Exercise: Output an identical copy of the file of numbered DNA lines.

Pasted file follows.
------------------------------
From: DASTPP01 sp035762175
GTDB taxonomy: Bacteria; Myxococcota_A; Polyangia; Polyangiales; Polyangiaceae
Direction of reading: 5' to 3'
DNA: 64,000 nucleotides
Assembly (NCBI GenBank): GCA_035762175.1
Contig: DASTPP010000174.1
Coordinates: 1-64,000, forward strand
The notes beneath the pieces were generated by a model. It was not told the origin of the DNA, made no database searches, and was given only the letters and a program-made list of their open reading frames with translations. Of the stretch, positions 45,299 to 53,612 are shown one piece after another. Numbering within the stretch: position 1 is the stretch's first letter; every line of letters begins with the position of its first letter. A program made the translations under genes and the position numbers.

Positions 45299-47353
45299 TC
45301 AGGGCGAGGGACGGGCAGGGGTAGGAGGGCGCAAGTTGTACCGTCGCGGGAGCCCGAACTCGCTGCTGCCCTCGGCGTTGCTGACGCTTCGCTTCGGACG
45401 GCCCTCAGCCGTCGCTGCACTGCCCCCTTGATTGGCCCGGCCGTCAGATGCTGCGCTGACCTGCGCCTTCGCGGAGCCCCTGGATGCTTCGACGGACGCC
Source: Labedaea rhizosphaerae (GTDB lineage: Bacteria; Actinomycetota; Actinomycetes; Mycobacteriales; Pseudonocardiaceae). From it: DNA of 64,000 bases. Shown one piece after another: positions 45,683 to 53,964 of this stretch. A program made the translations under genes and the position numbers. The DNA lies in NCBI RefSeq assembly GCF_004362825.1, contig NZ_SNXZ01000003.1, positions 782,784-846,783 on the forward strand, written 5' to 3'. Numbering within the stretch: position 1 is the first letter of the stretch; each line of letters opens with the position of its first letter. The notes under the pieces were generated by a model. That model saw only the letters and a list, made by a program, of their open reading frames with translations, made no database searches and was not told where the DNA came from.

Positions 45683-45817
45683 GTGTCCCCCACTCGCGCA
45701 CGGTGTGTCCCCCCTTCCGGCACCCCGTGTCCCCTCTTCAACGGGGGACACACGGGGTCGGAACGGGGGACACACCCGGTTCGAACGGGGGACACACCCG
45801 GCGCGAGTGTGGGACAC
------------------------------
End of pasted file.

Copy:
From: DASTPP01 sp035762175
GTDB taxonomy: Bacteria; Myxococcota_A; Polyangia; Polyangiales; Polyangiaceae
Direction of reading: 5' to 3'
DNA: 64,000 nucleotides
Assembly (NCBI GenBank): GCA_035762175.1
Contig: DASTPP010000174.1
Coordinates: 1-64,000, forward strand
The notes beneath the pieces were generated by a model. It was not told the origin of the DNA, made no database searches, and was given only the letters and a program-made list of their open reading frames with translations. Of the stretch, positions 45,299 to 53,612 are shown one piece after another. Numbering within the stretch: position 1 is the stretch's first letter; every line of letters begins with the position of its first letter. A program made the translations under genes and the position numbers.

Positions 45299-47353
45299 TC
45301 AGGGCGAGGGACGGGCAGGGGTAGGAGGGCGCAAGTTGTACCGTCGCGGGAGCCCGAACTCGCTGCTGCCCTCGGCGTTGCTGACGCTTCGCTTCGGACG
45401 GCCCTCAGCCGTCGCTGCACTGCCCCCTTGATTGGCCCGGCCGTCAGATGCTGCGCTGACCTGCGCCTTCGCGGAGCCCCTGGATGCTTCGACGGACGCC
Source: Labedaea rhizosphaerae (GTDB lineage: Bacteria; Actinomycetota; Actinomycetes; Mycobacteriales; Pseudonocardiaceae). From it: DNA of 64,000 bases. Shown one piece after another: positions 45,683 to 53,964 of this stretch. A program made the translations under genes and the position numbers. The DNA lies in NCBI RefSeq assembly GCF_004362825.1, contig NZ_SNXZ01000003.1, positions 782,784-846,783 on the forward strand, written 5' to 3'. Numbering within the stretch: position 1 is the first letter of the stretch; each line of letters opens with the position of its first letter. The notes under the pieces were generated by a model. That model saw only the letters and a list, made by a program, of their open reading frames with translations, made no database searches and was not told where the DNA came from.

Positions 45683-45817
45683 GTGTCCCCCACTCGCGCA
45701 CGGTGTGTCCCCCCTTCCGGCACCCCGTGTCCCCTCTTCAACGGGGGACACACGGGGTCGGAACGGGGGACACACCCGGTTCGAACGGGGGACACACCCG
45801 GCGCGAGTGTGGGACAC